"as soon as practicable," thus precluding CIE's liability under the
The first issue involves CIE's potential liability only as to the
City. (Apparently, Impact has been joined as a defendant in the state
case, so CIE would still run a risk of liability even if it prevails on
this issue.) CIE contends that the only endorsement it issued for the
City of Chicago attached to policy No. GL 012600 ("renewal policy") for
the year September 15, 1983 through September 15, 1984, not policy No. GL
012518 ("original policy") for the year in which the accident occurred.
While CIE concedes that a certificate of insurance issued to Impact by
Weiss indicated that the City was covered under the original policy, CIE
maintains that Weiss had no authority to issue the certificate.
The resolution of this question turns upon principles of the Illinois
law of agency. The Illinois cases tend to distinguish between an
"insurance agent," who acts solely for the insurer, and a "broker," who
is not permanently employed by any principal, but acts in each case as a
special agent for a single object. See, e.g., City of Chicago v. Barnett,
404 Ill. 136, 88 N.E.2d 477 (1949); Browder v. Hanley Dawson Cadillac,
62 Ill. App.3d 623, 20 Ill.Dec. 138, 379 N.E.2d 1206 (1978). Since Weiss
appears not to have been permanently employed by CIE, it may be
appropriate to refer to Weiss as a "broker." This designation, however,
does not assist in the ultimate determination of whether Weiss had
authority to bind CIE, Impact, or both. That question in every case "is
dependent upon who called [the agent] into action, who controls his
movement, who pays him, and whose interests he represents." Id. at 629,
20 Ill.Dec. at 143, 379 N.E.2d at 1211. These are questions of fact, to
be determined from the particular circumstances of the case. Davidson v.
Comet Casualty Co., 89 Ill. App.3d 720, 44 Ill.Dec. 943, 412 N.E.2d 19
(1980). Where the evidence clearly shows that the broker is acting on
behalf of a particular principal, however, they may become matters of
law. Id. at 723, 44 Ill.Dec. at 946, 412 N.E.2d at 22.
Apparently, Weiss negotiated the original policy through UCA and may
have dealt with UCA in regard to the certificate of insurance.
Documentary evidence submitted in this case shows that the policy was
signed by J.J. Carroll of UCA acting as the "authorized representative"
of CIE. We therefore conclude that UCA had actual or apparent authority
to bind CIE. The further question is whether Weiss was a subagent for CIE
or an agent for Impact.
CIE maintains that Weiss was subject to Impact's direction at all times
relevant to the suit. In response, the defendants contend that Weiss
received actual authority from an officer of UCA and that, regardless of
actual authority, CIE ratified Weiss's actions by acquiescing in them.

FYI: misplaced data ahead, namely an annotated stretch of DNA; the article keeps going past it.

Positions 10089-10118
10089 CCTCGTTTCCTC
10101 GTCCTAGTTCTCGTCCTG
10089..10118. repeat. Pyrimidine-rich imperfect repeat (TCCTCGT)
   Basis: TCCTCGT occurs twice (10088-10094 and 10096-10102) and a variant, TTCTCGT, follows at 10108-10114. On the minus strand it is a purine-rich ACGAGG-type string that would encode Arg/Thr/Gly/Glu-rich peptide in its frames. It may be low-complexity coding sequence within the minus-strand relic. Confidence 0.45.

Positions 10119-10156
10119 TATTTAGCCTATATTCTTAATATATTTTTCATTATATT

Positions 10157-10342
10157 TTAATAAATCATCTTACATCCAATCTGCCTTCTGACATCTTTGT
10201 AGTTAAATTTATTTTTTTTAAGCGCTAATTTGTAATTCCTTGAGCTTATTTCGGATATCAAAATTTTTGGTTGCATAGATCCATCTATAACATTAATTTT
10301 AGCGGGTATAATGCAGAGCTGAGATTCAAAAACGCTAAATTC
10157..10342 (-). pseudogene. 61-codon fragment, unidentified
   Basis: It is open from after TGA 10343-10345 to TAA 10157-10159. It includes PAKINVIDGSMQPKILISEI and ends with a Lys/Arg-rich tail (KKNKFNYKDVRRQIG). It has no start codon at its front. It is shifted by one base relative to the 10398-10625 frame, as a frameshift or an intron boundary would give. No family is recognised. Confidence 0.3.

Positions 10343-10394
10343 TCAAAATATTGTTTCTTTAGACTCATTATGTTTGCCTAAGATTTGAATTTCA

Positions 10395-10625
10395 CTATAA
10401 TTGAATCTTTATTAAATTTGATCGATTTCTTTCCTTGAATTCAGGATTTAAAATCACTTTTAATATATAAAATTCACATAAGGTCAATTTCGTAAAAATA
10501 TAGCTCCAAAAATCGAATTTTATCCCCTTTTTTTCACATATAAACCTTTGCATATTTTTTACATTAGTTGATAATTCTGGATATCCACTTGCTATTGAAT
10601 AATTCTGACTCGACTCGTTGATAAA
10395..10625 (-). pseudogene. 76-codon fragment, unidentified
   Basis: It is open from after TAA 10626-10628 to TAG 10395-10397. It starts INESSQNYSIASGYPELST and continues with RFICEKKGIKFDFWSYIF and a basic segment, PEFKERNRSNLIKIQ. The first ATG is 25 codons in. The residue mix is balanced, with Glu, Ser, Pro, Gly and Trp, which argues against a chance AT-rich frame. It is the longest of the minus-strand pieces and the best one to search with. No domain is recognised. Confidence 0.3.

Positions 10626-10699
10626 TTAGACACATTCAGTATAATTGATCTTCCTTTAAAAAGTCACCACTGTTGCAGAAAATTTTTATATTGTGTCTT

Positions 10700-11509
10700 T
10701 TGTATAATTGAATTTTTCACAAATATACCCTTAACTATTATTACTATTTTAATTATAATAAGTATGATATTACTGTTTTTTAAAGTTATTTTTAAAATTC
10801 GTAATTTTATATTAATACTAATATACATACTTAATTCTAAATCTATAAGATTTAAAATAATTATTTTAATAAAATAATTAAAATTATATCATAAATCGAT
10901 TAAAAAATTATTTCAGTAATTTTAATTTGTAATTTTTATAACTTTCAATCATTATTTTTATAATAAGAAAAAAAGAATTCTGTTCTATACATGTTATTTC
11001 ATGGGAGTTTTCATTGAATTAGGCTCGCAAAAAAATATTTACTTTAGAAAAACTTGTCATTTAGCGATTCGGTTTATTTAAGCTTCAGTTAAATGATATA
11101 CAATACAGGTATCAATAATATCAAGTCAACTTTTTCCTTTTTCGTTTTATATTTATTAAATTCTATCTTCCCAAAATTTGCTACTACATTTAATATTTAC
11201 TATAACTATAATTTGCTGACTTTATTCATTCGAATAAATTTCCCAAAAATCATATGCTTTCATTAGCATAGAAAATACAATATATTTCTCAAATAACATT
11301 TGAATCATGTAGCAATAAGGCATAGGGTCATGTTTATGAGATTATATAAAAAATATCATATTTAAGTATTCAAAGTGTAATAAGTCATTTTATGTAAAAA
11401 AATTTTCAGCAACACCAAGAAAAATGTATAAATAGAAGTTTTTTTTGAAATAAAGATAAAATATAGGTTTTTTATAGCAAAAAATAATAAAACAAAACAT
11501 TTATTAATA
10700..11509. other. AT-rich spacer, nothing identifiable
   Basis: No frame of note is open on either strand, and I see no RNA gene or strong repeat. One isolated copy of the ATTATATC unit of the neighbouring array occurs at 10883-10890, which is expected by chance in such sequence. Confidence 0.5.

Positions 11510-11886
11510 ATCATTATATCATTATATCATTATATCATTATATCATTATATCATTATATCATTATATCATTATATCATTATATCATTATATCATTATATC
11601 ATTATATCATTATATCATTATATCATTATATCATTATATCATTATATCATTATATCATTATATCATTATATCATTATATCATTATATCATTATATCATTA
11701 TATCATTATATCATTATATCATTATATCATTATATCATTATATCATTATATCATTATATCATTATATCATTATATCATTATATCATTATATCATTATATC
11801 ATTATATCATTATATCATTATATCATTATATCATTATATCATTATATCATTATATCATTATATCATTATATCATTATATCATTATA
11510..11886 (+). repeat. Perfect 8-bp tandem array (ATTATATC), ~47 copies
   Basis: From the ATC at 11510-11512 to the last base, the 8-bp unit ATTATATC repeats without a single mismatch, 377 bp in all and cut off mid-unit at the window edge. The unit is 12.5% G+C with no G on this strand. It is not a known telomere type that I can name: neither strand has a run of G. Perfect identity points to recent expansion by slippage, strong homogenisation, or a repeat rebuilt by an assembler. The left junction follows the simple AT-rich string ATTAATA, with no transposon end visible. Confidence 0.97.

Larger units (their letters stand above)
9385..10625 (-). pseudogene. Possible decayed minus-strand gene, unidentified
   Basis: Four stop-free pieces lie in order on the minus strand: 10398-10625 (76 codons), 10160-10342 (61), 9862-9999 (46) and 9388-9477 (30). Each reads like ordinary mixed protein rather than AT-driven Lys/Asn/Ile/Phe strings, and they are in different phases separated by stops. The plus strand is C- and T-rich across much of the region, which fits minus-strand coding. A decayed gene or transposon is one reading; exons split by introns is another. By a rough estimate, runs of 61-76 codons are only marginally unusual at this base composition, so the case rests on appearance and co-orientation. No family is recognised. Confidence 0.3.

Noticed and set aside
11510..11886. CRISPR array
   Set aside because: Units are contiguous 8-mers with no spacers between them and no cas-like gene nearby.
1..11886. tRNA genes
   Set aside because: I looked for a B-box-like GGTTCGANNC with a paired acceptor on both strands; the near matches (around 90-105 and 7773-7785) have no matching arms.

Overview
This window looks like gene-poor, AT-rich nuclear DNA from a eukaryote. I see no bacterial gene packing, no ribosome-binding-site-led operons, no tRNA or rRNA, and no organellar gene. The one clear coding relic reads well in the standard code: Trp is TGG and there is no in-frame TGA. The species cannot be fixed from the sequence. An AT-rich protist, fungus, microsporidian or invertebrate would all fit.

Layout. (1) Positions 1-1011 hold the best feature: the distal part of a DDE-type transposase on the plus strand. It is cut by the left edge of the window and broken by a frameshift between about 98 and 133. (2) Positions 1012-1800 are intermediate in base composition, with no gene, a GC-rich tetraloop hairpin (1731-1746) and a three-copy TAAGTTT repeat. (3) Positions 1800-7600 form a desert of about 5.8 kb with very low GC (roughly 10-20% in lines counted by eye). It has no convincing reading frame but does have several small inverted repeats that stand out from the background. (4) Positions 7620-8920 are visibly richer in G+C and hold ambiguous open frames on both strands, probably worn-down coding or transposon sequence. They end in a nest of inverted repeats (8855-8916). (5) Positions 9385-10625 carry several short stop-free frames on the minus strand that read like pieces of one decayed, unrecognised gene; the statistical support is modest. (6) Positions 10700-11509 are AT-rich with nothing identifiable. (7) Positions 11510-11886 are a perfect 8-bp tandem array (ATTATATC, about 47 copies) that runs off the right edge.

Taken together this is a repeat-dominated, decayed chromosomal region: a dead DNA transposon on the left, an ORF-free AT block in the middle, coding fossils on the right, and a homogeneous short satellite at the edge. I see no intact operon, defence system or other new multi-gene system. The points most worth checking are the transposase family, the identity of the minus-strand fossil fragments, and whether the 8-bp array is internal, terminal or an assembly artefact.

See Old Security Life Ins. Co. v. Continental Illinois Nat. Bank,
740 F.2d 1384, 1392 (7th Cir. 1984); Copley v. Pekin Ins. Co.,
130 Ill. App.3d 299, 302, 85 Ill.Dec. 643, 646, 474 N.E.2d 57, 60
(Ill.App.Ct. 1985) (discussing principles of ratification under Illinois
Although both sides have developed viable theories of agency, neither
has presented sufficient evidence to support them. The best either side
can do is to cite deposition transcripts. See supra note 2. Moreover,
there appears to be a significant factual dispute as to whether Weiss
received actual authority from a UCA officer. See Mem. in Support of City
of Chicago's Motion for Summary Judgment at 2-3. In sum, the record in
this case is not so clear as to justify converting the essentially
factual question of agency into a question of law.
The second issue — timeliness of notice — focuses on the
following provisions of the insurance policy:
¶ 4(a) In the event of an occurrence, written
notice containing particulars reasonably sufficient to
identify the insured and also reasonably obtainable
information with respect to the time, place and
circumstances thereof, and the names and addresses of
the injured and of available witnesses, shall be given
by or for
the insured to the company or any of its authorized
agents as soon as practicable.
(b) if claim is made or suit is brought against the
insured, the insured shall immediately forward to the
company every demand, notice, summons or other process
received by him or his representative.
¶ 5. No action shall lie against the company
unless, as a condition precedent thereto, there shall
have been full compliance with all of the terms of
this policy. . . .
An "occurrence" is defined in the policy as "an accident . . . which
results in bodily injury or property damage neither expected nor intended
from the standpoint of the insured."